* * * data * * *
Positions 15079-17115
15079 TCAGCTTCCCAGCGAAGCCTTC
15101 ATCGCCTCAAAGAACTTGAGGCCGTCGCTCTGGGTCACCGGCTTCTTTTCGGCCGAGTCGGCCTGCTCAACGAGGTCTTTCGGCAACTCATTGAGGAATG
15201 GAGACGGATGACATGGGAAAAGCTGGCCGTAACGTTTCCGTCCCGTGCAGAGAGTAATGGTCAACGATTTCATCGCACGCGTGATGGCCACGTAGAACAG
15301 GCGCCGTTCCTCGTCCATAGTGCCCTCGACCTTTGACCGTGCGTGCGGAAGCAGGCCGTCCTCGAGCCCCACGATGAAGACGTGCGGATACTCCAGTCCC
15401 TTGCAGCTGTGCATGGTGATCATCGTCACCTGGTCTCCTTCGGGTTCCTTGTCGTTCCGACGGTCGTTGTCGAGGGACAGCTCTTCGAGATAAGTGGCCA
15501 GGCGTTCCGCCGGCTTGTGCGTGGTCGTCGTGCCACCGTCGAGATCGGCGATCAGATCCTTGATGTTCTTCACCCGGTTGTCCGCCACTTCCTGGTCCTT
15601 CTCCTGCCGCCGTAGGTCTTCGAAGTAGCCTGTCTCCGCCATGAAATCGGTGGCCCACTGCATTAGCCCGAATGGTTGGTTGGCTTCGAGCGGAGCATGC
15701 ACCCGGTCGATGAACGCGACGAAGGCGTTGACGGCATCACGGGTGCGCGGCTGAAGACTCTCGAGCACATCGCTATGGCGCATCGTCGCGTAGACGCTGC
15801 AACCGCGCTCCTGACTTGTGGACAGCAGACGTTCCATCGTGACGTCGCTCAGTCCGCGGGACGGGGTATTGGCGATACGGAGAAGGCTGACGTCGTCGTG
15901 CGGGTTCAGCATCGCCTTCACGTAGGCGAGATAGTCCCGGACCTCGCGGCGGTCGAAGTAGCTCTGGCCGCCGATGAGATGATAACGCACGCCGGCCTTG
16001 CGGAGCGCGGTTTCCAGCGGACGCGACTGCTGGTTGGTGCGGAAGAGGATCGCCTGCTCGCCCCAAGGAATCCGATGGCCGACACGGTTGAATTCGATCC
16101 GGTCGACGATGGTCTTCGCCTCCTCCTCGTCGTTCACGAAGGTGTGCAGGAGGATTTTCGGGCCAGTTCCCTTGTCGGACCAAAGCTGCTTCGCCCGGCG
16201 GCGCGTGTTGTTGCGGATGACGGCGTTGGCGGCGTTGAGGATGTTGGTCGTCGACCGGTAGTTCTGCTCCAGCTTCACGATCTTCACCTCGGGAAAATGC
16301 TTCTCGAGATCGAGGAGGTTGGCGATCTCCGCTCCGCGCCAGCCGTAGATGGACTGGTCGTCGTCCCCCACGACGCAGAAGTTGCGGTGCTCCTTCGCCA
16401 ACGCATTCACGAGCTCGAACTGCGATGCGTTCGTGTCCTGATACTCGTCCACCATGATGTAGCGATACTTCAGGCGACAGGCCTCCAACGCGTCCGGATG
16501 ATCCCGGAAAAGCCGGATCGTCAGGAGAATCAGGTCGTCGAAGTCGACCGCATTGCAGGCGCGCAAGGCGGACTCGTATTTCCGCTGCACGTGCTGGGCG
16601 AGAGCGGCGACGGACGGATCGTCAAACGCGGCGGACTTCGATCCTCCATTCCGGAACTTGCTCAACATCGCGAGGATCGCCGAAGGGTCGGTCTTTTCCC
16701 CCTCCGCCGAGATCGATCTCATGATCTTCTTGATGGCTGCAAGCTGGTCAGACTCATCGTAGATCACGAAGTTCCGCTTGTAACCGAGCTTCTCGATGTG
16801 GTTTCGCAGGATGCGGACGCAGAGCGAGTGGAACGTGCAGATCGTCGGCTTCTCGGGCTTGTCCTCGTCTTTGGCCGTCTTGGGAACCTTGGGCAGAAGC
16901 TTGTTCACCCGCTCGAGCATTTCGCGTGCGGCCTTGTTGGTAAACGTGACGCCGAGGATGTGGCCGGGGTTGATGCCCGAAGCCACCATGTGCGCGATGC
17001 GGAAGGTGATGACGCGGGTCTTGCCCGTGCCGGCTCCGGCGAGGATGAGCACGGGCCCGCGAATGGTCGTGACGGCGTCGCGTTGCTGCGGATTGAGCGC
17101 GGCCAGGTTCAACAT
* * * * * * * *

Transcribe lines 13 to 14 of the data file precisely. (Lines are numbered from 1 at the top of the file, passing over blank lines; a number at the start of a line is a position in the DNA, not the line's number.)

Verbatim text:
16101 GGTCGACGATGGTCTTCGCCTCCTCCTCGTCGTTCACGAAGGTGTGCAGGAGGATTTTCGGGCCAGTTCCCTTGTCGGACCAAAGCTGCTTCGCCCGGCG
16201 GCGCGTGTTGTTGCGGATGACGGCGTTGGCGGCGTTGAGGATGTTGGTCGTCGACCGGTAGTTCTGCTCCAGCTTCACGATCTTCACCTCGGGAAAATGC